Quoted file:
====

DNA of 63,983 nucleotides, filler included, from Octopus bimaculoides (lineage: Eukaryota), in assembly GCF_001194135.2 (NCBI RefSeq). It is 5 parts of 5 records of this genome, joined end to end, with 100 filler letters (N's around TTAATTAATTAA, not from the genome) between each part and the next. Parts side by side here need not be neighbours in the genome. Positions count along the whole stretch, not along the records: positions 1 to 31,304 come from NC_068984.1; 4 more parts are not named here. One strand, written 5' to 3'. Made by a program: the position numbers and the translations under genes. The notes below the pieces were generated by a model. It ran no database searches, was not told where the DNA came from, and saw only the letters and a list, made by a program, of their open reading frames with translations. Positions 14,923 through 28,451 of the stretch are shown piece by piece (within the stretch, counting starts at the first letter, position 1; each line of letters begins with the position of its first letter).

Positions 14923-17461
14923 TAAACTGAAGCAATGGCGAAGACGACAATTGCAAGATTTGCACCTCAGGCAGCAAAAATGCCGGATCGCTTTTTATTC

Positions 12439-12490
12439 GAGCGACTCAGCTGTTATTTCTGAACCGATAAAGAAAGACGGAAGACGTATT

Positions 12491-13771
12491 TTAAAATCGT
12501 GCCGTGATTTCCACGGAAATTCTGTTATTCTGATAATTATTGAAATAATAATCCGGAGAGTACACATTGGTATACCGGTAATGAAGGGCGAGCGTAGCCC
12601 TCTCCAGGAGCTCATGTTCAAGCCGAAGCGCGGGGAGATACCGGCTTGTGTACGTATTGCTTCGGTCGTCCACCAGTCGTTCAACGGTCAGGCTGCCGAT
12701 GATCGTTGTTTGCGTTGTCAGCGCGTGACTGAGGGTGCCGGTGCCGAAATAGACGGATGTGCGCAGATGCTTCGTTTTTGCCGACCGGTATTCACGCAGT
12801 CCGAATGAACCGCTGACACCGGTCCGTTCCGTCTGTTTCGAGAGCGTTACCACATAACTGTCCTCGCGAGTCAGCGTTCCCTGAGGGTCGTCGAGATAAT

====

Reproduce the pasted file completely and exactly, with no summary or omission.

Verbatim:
DNA of 63,983 nucleotides, filler included, from Octopus bimaculoides (lineage: Eukaryota), in assembly GCF_001194135.2 (NCBI RefSeq). It is 5 parts of 5 records of this genome, joined end to end, with 100 filler letters (N's around TTAATTAATTAA, not from the genome) between each part and the next. Parts side by side here need not be neighbours in the genome. Positions count along the whole stretch, not along the records: positions 1 to 31,304 come from NC_068984.1; 4 more parts are not named here. One strand, written 5' to 3'. Made by a program: the position numbers and the translations under genes. The notes below the pieces were generated by a model. It ran no database searches, was not told where the DNA came from, and saw only the letters and a list, made by a program, of their open reading frames with translations. Positions 14,923 through 28,451 of the stretch are shown piece by piece (within the stretch, counting starts at the first letter, position 1; each line of letters begins with the position of its first letter).

Positions 14923-17461
14923 TAAACTGAAGCAATGGCGAAGACGACAATTGCAAGATTTGCACCTCAGGCAGCAAAAATGCCGGATCGCTTTTTATTC

Positions 12439-12490
12439 GAGCGACTCAGCTGTTATTTCTGAACCGATAAAGAAAGACGGAAGACGTATT

Positions 12491-13771
12491 TTAAAATCGT
12501 GCCGTGATTTCCACGGAAATTCTGTTATTCTGATAATTATTGAAATAATAATCCGGAGAGTACACATTGGTATACCGGTAATGAAGGGCGAGCGTAGCCC
12601 TCTCCAGGAGCTCATGTTCAAGCCGAAGCGCGGGGAGATACCGGCTTGTGTACGTATTGCTTCGGTCGTCCACCAGTCGTTCAACGGTCAGGCTGCCGAT
12701 GATCGTTGTTTGCGTTGTCAGCGCGTGACTGAGGGTGCCGGTGCCGAAATAGACGGATGTGCGCAGATGCTTCGTTTTTGCCGACCGGTATTCACGCAGT
12801 CCGAATGAACCGCTGACACCGGTCCGTTCCGTCTGTTTCGAGAGCGTTACCACATAACTGTCCTCGCGAGTCAGCGTTCCCTGAGGGTCGTCGAGATAAT